Posted in Opinions

One day, same-sex parenting won’t be a big deal

The less we care about pointless issues, the less of an impact they’ll have

babyandfathers
Image Credits: Janis McMath

It’s amazing what a photo can do once it has gone viral. Though the above photo of two dads cradling their newborn son, Milo (via surrogacy) was taken in 2014, it has since resurfaced with a deceptive story. According to CBC, one of the fathers, BJ Barone, learned through a cousin in Italy that the photo was being used to, well, hate on gays.

Politicians in Europe and Ireland have been using the photo to advocate against same-sex parenting. Thankfully, the photo continues to dominate the Internet with an overwhelming amount of positivity. Since it was posted, it has received over 41,000 Facebook likes. “To know that we have an effect on people we don’t even know [. . .] is incredible,” says the couple on a CBC video, despite it being used for more insidious means. It’s terribly sad to see a photo of such love used to counter the gay rights movement.

No matter how far we have come, there are still those willing to twist positive messages to their means. Instead of writing about how this is still horrendously true, I want to actually touch on it at a slightly different angle: I believe that one day, news of a same-sex couple becoming parents will be mundane. And, of course, I mean this for the better. Two dads or two moms having a child will not make headlines and cause such uproars in the future.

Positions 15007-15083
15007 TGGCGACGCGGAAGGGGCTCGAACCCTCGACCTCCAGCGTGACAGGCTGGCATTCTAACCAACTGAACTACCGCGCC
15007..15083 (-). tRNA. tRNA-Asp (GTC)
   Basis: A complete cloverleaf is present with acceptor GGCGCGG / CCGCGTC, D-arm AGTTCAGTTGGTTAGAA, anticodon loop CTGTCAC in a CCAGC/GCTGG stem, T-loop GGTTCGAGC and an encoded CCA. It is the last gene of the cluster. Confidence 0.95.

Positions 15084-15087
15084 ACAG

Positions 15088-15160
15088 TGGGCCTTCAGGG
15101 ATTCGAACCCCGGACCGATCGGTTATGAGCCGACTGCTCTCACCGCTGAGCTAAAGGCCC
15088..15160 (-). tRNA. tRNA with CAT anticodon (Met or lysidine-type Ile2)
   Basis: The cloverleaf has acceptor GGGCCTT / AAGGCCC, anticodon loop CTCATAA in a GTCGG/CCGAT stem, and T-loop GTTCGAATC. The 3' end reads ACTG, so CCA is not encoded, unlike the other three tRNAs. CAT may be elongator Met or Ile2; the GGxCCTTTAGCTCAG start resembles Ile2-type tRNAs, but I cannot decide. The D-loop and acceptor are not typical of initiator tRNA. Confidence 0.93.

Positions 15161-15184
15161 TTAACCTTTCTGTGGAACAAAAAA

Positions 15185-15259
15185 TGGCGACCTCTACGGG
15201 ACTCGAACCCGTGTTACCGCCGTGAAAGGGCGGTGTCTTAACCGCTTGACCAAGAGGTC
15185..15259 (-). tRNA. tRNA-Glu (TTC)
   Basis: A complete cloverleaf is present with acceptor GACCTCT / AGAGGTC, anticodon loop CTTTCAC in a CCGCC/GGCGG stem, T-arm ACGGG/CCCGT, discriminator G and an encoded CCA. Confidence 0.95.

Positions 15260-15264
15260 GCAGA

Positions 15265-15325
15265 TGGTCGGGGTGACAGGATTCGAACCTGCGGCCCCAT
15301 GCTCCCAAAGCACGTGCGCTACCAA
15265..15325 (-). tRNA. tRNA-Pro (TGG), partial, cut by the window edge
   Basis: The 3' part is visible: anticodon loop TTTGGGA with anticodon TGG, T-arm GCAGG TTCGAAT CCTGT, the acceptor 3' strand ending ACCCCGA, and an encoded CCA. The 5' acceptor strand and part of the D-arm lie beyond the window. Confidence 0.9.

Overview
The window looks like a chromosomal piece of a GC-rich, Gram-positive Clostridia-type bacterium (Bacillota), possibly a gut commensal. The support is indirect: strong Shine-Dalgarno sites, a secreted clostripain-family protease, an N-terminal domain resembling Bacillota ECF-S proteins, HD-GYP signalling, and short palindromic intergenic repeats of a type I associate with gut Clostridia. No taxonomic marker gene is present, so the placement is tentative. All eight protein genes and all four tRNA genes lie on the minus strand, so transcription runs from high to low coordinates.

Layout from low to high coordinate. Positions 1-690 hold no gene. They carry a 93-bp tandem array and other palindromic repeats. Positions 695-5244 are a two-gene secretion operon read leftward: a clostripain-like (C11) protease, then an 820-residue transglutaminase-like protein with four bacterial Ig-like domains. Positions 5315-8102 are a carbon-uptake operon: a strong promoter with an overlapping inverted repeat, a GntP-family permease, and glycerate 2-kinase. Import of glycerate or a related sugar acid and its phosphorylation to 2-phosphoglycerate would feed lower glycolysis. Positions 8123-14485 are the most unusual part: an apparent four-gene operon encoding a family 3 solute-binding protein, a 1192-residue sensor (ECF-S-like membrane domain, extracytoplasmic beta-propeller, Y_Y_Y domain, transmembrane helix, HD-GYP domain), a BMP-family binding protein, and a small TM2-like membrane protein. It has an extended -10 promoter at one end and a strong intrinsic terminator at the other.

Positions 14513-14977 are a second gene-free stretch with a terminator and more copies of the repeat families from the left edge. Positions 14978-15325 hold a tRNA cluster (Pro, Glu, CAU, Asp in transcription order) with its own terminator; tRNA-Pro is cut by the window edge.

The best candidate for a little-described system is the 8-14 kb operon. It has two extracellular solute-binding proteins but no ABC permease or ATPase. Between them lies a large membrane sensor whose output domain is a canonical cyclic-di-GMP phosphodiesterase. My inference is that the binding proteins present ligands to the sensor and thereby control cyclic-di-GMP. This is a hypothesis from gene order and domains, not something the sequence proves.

According to the UK Department of Education, in 2014, gay couples adopted 180 infants, and lesbian couples adopted 150. This was a rise from the 120 children adopted by gay and lesbian parents in 2011, and it was much attributed to changes to UK adoption laws. So as much as European politicians want to use a photo of two dads and their baby, I honestly don’t think they’re going to achieve anything with it.

Call me naïve, but how long can there still be people who look down upon same-sex marriage and adoption, especially when current generations growing up are bringing in these new, open-minded perspectives? If we’re the millennial generation, sharing photos left and right, Facebook-liking them, and spreading love all over the Internet, don’t you feel we’ll be capable of removing some of this bigotry?

Progress is happening, but more can be possible if attention given to negative news is lessened. The photo of the dads and their son Milo is the perfect example of this. It has been so well received and adored, yet used for regressive political aims as well. The less attention we give to the things that hurt us, the less power they have — a notion that expands beyond same sex issues.

Let’s focus more on the things that really matter, people!

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